Help Wanted: Experienced Immigration Attorney
The Law Offices of Michael J. Gurfinkel, an immigration law firm with offices on both the East and West Coasts, seeks an associate attorney for its Los Angeles, CA offices. Ideal candidate should possess minimum 3+ years extensive experience in all areas of immigration law, including removal/deportation, AOS interviews, family and employment based petitions and consular processing. Position offers opportunity for occasional travel outside Los Angeles, CA area. Please fax or e-mail: resume, salary requirements + writing sample to the attention of Millie at (818) 543-5802 or attorney@gurfinkel.com. EOE.

Help Wanted: Experienced Immigration Paralegal/Legal Assistant
Small, professional immigration practice located in Wall Street area seeks paralegal/legal assistant with 2+ years of experience with employment-based immigration. Candidates should also have working knowledge of family-based applications and naturalization petitions. Must have BA degree as well as excellent research, writing, communication and case management skills. Salary based on experience. Submit resume + cover letter to Lynne R. Newkofsky, Esq.: immigparalegal04@yahoo.com.

We carry advertisements for Help Wanted: Attorney, Help Wanted: Paralegal, Help Wanted: Other, Positions Sought, Products & Services Offered, etc.
For information on advertising in the classifieds please click here

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Letters to the Editor

Readers are welcome to share their comments, email: editor@ilw.com.

Dear Editor:
Attached is a summary of the Annual ESIG meeting held in Philadelphia on Wednesday, June 9, 2004.

Robert Meltzer
Submitted on behalf of ESIG

Dear Editor:
This is in response to the impassioned plea for passage of the Unaccompanied Child Act by Christopher Nugent. The argument that all juveniles come to the US illegally are fleeing prostitution, slavery or abuse is incorrect and not supported by any facts. The vast majority of juveniles illegally entering the US are either seeking work or joining or awaiting the arrival of family members, legal and illegal. They are "fleeing” economic conditions and poverty, same as any adult illegal. Surely some cases of juveniles fleeing true cases of abuse or slavery or prostitution, but do not warrant such a sweeping reform that will always favor the juvenile. The Feinstein bill would create a new class of immigrants – those under 18 – and would ensure that they enjoy unprecedented rights, and protection from removal, even if the parents want their child back in their home country, and even if the juvenile is a drug abuser, the next Lee Malvo, gang member, forger, accomplished liar or criminal. This is an open arms policy to anyone hailing from a background of poverty, as millions of children unfortunately do. As for the "innocent children” referred to, and those detained in secure facilities – what assurances are there that these really are "children” receiving the benefits of this bill? How many currently in ORR custody are found every day to have lied about their age thanks to the common knowledge that by claiming to be under 18, they will go to foster care or a shelter? "Inhumanity" to children? The shelters these kids go to exceed the lives they left in their home countries in most cases, and the homes they will go on to when released to family members. As there is no real mechanism in place to determine age, and with juveniles, the burden of proof is on ICE instead of the alien, as it is with adults, this bill a virtually a new amnesty for any juvenile. Of course, most immigration lawyers want this bill passed for two reasons – to be paid for representation and to fulfill misguided social agendas. Frankly there are far too many US citizen children who deserve the bonanza of rights and benefits this bill would afford any poor juvenile who claims to be under 18 who sets foot across the border seeking work or to join family. Juveniles or not, they are still illegal aliens whom we know nothing about, even if they truly are juveniles. Those who have true claims of abuse or persecution should – and for the most part – are handled accordingly and appropriately. But enforcement must remain a part of the picture concerning illegal juveniles. This bill would just pick up where the smuggler leaves off, ensuring their entry and permanent placement in the US, no matter where the parents are.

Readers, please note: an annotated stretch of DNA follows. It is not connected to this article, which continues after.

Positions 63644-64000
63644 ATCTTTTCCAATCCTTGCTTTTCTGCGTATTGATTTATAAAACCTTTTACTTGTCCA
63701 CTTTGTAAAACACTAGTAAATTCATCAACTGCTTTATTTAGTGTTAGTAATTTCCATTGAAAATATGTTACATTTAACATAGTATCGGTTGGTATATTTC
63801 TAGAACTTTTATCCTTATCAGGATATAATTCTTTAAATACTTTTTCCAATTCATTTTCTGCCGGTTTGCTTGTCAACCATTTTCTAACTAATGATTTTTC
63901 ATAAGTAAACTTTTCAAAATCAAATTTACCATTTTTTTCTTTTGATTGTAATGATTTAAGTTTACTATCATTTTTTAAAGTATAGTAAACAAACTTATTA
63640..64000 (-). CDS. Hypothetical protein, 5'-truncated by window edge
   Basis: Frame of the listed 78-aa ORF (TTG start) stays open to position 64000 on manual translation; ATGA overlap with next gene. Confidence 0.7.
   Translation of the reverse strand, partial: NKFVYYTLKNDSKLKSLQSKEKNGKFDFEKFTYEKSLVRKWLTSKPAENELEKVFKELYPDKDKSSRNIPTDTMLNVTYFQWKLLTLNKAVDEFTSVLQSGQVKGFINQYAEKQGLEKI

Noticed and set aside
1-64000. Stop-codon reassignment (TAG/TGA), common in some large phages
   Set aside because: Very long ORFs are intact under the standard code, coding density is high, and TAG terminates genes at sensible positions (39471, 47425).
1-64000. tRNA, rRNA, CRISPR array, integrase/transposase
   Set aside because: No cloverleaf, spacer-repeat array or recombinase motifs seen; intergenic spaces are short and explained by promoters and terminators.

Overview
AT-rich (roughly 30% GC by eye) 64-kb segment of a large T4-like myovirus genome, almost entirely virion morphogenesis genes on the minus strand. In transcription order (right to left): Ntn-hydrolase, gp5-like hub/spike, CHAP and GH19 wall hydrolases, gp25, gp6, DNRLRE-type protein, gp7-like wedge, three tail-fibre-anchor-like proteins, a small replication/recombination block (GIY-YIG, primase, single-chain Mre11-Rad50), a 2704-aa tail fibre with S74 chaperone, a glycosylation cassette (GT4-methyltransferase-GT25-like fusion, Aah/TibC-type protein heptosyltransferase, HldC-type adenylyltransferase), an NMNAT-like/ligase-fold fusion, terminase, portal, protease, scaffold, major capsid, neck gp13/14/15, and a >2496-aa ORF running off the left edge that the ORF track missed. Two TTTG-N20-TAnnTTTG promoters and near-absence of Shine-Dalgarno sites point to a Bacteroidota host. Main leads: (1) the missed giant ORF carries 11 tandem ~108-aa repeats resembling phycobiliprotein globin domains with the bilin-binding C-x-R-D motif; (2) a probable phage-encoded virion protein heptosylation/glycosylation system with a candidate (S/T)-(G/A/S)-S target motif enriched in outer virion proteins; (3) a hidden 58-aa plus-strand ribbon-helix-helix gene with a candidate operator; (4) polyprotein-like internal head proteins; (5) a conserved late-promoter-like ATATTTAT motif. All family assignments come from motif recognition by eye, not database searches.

Karla Cruz
Phoenix, AZ


An Important disclaimer! The information provided on this page is not legal advice. Transmission of this information is not intended to create, and receipt by you does not constitute, an attorney-client relationship. Readers must not act upon any information without first seeking advice from a qualified attorney. Send Correspondence and articles to editor@ilw.com. Letters and articles may be edited and may be published and otherwise used in any medium. Opinions expressed in letters and articles do not necessarily reflect the opinion of ILW.COM.

Editorial Advisory Board
Marc Ellis, Gary Endelman